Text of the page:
Photography Feed

Faces of the Civil War

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70 portrist of soldiers from both sides of the war are available in a slideshow on CBS News

"In remembrance of the Union and Confederate soldiers who served in the American Civil War, the Liljenquist Family donated their rare collection of over 700 ambrotype and tintype photographs to the Library of Congress. Most of the people and photographers are unidentified. If you recognize a face from your family, a regiment, or a photographer's painted studio backdrop, e-mail the Library of Congress at "


Guide to Finding Civil War Photos



Photo from The Center for Civil War Photography


Thousands of Civil War photographs are available online for free. Many of these are scanned from the original glass plate negatives at ultra-high resolution. All Civil War photographs are now in the public domain, and reproductions can be used in any fashion by anyone. Users are strongly encouraged, however, to properly credit their sources for photographs and to abide by the rules and requirements of institutions that are providing images.

Read full article at : CCWP

Civil War photographer's NY birthplace located

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Associated Press

JOHNSBURG, N.Y. — A century and a half after his photographs gave the American public its first graphic images of Civil War battlefields, Mathew Brady's long-lost Adirondack birthplace has been found by a pair of history buffs.

Milda Burns and Glenn Pearsall tell the Post-Star of Glens Falls ( ) that they used information from the 1830 census and Brady's letters to relatives to locate what's believed to be the family homestead's foundation in Warren County, in the southeastern Adirondacks 65 miles north of Albany.

Historians have long known that Brady was born to Irish immigrants in 1822 somewhere in the county, but the exact location wasn't known.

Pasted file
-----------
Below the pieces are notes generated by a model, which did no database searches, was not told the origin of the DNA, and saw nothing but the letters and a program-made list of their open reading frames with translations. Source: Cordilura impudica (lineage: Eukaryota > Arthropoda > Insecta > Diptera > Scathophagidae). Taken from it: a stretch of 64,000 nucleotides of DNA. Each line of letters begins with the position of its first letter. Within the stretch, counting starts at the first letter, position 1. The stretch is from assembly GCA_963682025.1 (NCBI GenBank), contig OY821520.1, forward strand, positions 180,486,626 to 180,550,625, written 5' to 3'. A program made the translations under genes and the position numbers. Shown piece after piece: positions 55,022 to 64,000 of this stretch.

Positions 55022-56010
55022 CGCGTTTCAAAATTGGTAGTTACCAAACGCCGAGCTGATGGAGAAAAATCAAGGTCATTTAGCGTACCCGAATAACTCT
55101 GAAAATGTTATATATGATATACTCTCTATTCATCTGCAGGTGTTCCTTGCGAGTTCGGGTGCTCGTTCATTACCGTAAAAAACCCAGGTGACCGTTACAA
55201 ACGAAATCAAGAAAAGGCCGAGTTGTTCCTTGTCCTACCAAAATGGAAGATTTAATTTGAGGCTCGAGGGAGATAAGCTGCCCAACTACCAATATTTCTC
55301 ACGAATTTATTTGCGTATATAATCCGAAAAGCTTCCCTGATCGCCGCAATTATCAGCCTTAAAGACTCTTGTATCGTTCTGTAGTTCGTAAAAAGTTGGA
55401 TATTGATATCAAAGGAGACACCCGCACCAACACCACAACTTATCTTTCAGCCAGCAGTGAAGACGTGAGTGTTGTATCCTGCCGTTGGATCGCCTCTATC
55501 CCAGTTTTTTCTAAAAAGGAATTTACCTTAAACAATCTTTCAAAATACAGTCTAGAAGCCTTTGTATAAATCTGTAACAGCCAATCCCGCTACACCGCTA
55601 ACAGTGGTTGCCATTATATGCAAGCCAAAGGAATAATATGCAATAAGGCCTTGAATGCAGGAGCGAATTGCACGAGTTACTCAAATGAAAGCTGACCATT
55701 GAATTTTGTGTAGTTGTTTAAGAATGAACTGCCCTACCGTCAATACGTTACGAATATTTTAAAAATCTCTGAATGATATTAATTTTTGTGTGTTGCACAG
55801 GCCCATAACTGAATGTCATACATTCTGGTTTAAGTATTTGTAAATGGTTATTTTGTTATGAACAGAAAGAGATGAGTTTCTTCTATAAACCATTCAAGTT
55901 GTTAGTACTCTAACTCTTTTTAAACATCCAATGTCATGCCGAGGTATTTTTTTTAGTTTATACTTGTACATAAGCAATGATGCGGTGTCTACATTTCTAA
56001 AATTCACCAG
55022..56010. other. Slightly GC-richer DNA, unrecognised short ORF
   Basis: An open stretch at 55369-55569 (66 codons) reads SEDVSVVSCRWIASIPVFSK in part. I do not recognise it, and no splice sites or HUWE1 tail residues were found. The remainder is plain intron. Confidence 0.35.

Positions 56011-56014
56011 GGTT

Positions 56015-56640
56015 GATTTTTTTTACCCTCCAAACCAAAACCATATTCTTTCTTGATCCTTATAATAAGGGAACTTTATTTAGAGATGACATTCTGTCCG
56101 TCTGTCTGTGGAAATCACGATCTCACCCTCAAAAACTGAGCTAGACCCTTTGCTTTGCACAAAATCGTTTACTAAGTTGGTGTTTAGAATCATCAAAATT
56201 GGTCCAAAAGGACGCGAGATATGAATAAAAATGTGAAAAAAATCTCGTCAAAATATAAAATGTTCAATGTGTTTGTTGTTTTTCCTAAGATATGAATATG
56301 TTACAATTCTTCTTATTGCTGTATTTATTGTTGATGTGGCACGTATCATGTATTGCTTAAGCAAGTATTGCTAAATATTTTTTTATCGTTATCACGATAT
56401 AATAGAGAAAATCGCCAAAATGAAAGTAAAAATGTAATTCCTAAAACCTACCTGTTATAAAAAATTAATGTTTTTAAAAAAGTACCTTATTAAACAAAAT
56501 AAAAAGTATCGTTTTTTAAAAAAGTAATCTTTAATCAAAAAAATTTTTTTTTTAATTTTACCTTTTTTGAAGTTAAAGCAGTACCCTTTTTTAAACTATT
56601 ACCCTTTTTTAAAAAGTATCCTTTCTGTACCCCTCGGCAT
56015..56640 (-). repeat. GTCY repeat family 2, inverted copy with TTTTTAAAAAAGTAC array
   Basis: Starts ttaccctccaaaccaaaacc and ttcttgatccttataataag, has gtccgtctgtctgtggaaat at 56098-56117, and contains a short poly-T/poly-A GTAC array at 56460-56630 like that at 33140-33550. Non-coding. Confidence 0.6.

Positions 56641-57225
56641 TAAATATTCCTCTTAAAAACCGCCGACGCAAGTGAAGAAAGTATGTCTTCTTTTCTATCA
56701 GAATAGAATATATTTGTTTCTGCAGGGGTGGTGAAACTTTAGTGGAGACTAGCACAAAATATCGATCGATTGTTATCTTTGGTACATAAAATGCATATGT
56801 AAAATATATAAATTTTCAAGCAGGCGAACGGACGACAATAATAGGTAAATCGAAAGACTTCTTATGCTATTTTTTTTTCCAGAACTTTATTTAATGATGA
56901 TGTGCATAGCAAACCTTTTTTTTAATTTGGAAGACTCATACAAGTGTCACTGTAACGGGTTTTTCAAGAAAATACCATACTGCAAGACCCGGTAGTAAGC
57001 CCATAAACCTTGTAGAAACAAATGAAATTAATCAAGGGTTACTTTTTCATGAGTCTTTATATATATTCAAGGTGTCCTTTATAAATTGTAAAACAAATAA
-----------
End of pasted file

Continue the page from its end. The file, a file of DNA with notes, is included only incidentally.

A small blue marker has been erected in the town of Johnsburg designating it as the famous Civil War photographer's birthplace.

Brady left Johnsburg when he was 16.

Information from: The Post-Star,
Copyright 2011 Associated Press

Investigating that controversial civil war photo

Controversial 1861 tintype photo of Andrew Chandler (L) and Silas Chandler (R). Did Silas fight for the Confederacy? Courtesy of Chandler Battaile via PBS.


Los Angeles Times

The image on the Civil War tintype is at once both simple and striking: Two armed men in Confederate uniforms pose unsmilingly side by side, so close their legs touch.

But a closer look reveals something more startling. One of the soldiers is African American. The photograph reignites a long-standing historical debate: Did African Americans take up the Confederate cause, which defined them as slaves?

That question is at the center of Tuesday's episode of PBS' "History Detectives," which investigates the tintype and the identity of the two soldiers - Andrew Chandler, who was white, and Silas Chandler, who was black.

Continue reading "Investigating that controversial civil war photo" »

Robert E. Lee photo

Courtesy of Goodwill Industries of Middle Tennessee, Inc., and Richard Schaffer. - A recent discovery of what appears to be a lost image of the famous Confederate General, Robert E. Lee.

By Michael E. Ruane, Published: September 18
The Washington Post 

Richard Schaffer was only looking for a violin this month when he stumbled on a Civil Warphotograph up for auction on the Goodwill Industries Web site.

It was an elegant image of Confederate Gen. Robert E. Lee in his uniform, with a white beard, furrowed brow and circles of fatigue under his eyes.

Schaffer, a veteran collector who pilots a D.C. fireboat and runs a restaurant inHarpers Ferry, had never seen the image before. Was this a lost photo of Lee? Could it be a blockbuster discovery, a treasure among odds and ends?

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